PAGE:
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Otol Neurotol. 2016 Jul;37(6):621-6. doi: 10.1097/MAO.0000000000001042.

Measurement of Ototoxicity Following Intracochlear Bisphosphonate Delivery.

Author information

1
*Department of Otolaryngology, Asan Medical Center, University of Ulsan College of Medicine, Seoul, Korea†Department of Otolaryngology, Massachusetts Eye and Ear Infirmary, Boston, Massachusetts, U.S.A.‡Eaton Peabody Laboratory, Massachusetts Eye and Ear Infirmary, Boston, Massachusetts, U.S.A.§Department of Otology and Laryngology, Harvard Medical School, Boston, Massachusetts, U.S.A.¶Department of Chemistry, University of Southern California, Los Angeles, California, U.S.A.

Abstract

HYPOTHESIS:

Assessing the maximum safe dose for local bisphosphonate delivery to the cochlea enables efficient delivery without ototoxicity.

BACKGROUND:

Otosclerosis is a disease of abnormal bone metabolism affecting the otic capsule, which can cause conductive hearing loss. Larger otosclerotic lesions involving the cochlear endosteum and spiral ligament can result in sensorineural hearing loss. Bisphosphonates are used to treat patients with metabolic bone diseases, including otosclerosis. Local delivery is the most efficient way of delivery to the cochlea while avoiding systemic side effects. To attain intracochlear bisphosphonate delivery without ototoxicity, the maximum safe dose of bisphosphonates requires definition. In the present study, we tested increasing concentrations of zoledronate, a third-generation bisphosphonate in an intracochlear delivery system. We measured ototoxicity by monitoring distortion product otoacoustic emissions and compound action potentials.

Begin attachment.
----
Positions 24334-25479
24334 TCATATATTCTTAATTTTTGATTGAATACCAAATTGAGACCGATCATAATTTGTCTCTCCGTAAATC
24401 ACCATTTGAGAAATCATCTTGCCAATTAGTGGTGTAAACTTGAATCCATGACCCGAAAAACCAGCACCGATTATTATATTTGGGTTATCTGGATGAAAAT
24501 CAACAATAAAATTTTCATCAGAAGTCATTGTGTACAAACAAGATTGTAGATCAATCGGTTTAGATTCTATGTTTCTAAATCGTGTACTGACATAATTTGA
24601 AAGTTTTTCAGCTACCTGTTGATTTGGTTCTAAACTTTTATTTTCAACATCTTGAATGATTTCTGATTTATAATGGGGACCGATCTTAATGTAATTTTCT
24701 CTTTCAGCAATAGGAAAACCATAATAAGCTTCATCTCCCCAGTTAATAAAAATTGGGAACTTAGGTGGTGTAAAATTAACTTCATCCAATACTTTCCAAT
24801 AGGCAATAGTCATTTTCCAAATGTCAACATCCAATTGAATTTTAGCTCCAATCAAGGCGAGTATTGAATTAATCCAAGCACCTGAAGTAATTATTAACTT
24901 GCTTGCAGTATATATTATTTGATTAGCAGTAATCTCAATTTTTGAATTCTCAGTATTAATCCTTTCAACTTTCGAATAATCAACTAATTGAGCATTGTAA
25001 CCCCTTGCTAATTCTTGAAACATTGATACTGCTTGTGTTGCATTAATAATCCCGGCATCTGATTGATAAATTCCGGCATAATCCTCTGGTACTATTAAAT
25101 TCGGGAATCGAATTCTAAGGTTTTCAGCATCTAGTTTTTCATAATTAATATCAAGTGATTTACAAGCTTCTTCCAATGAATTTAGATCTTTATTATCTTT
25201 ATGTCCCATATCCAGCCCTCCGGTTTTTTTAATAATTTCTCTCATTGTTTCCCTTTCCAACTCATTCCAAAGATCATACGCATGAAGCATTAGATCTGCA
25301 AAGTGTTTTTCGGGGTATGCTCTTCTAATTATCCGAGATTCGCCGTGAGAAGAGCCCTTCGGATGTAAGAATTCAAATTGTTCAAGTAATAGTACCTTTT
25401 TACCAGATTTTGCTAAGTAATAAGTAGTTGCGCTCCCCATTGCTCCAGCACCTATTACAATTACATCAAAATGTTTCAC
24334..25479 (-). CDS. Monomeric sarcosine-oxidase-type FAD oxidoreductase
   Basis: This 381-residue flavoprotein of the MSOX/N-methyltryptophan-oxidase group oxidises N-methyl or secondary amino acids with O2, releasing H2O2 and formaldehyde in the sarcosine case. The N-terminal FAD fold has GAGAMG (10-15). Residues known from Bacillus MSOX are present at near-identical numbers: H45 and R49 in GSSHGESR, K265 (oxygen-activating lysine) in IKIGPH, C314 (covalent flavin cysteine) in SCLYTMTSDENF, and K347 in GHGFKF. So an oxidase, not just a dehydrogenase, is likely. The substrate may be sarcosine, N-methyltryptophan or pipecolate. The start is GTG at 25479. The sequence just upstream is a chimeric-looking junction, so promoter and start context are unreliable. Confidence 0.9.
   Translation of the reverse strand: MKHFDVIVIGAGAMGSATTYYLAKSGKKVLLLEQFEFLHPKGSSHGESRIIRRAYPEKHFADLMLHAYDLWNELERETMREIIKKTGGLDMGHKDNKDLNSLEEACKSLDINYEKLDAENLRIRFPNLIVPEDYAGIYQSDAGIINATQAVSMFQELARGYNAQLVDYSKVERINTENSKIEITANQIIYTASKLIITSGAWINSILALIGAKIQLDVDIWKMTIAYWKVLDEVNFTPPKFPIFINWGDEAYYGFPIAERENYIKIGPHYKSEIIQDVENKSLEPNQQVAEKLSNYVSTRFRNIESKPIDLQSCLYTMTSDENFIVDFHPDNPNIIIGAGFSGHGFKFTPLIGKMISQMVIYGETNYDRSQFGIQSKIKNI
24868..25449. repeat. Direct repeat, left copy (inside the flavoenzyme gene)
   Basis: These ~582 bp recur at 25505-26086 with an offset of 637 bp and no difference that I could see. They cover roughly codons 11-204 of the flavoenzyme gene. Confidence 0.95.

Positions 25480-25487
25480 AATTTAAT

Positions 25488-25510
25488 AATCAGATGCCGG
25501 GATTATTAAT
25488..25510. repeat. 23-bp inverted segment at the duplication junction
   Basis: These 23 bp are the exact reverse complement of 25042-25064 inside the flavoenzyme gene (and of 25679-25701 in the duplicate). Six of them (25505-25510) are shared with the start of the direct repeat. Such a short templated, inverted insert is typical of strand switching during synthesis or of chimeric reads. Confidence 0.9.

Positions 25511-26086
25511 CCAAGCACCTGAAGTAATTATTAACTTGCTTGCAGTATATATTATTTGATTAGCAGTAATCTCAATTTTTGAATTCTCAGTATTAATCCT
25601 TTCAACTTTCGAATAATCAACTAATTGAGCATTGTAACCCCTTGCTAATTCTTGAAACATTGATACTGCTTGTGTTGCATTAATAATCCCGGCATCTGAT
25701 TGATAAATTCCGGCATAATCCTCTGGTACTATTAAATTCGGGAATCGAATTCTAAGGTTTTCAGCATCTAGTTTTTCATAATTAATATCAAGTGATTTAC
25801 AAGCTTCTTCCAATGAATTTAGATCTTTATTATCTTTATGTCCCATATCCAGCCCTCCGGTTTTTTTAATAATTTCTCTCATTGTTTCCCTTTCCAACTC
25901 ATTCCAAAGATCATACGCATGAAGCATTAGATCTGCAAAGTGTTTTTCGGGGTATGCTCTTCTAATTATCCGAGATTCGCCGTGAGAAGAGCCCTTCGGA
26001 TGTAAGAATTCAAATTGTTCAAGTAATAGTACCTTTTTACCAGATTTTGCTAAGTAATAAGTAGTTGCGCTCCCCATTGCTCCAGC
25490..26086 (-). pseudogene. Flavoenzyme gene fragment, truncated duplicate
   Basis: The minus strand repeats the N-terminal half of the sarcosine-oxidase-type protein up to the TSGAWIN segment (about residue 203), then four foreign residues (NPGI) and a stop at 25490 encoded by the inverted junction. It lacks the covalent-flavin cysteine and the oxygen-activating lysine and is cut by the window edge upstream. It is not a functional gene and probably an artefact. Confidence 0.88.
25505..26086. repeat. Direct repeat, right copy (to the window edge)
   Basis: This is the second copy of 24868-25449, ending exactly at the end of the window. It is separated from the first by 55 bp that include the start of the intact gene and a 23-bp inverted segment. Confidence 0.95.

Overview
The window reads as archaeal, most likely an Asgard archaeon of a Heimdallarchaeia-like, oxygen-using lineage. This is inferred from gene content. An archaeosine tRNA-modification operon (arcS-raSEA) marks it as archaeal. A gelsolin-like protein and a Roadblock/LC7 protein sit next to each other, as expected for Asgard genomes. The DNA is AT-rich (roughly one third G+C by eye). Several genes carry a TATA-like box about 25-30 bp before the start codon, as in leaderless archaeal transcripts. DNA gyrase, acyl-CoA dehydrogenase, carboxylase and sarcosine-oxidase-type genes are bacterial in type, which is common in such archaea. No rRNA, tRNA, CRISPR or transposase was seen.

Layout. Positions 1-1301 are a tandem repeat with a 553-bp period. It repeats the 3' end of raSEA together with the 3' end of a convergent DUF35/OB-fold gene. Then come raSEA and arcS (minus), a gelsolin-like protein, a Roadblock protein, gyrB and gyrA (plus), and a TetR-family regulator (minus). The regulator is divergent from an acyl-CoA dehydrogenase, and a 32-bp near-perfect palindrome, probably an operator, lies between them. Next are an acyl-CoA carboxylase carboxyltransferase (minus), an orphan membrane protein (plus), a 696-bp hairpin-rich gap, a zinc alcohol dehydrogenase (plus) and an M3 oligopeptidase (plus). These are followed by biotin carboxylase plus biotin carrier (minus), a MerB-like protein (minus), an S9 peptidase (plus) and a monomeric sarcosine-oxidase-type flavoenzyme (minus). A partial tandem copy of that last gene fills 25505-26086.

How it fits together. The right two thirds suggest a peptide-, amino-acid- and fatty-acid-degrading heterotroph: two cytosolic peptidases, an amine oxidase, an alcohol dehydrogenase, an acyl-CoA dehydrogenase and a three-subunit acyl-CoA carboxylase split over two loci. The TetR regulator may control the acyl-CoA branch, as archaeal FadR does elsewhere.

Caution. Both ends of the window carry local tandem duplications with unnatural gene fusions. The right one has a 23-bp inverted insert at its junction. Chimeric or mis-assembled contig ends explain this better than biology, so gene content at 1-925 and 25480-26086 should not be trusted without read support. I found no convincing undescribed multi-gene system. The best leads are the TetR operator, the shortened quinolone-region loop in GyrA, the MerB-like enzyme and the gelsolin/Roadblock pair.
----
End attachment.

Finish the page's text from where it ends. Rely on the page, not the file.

METHODS:

Artificial perilymph and increasing molar concentrations of zoledronate were administered to the cochlea in guinea pigs via a cochleostomy. Hearing was measured at multiple time points. A fluorescently labeled zoledronate derivative (6-FAM-ZOL) was coadministered as an internal control for drug delivery. Specimens embedded in the resin blocks were ground to a mid-modiolar section and fluorescent photomicrographs were taken.

RESULTS:

No significant shift in hearing was observed in animals treated either with artificial perilymph or with 4% of the human systemic zoledronate dose. However, compound action potentials thresholds increased during infusion of 8% of the human systemic zoledronate dose, improved 4 hours later, and then increased again 4 weeks later. Using fluorescent photomicrography, intracochlear bisphosphonate delivery up to the apical cochlear turn was confirmed by visualizing 6-FAM-ZOL.

CONCLUSION:

These findings provide reference values for intracochlear bisphosphonate delivery in the treatment of cochlear otosclerosis and describe a useful method for tracking cochlear drug delivery.

PMID:
27153329
PMCID:
PMC4907848
DOI:
10.1097/MAO.0000000000001042
[Indexed for MEDLINE]
Free PMC Article

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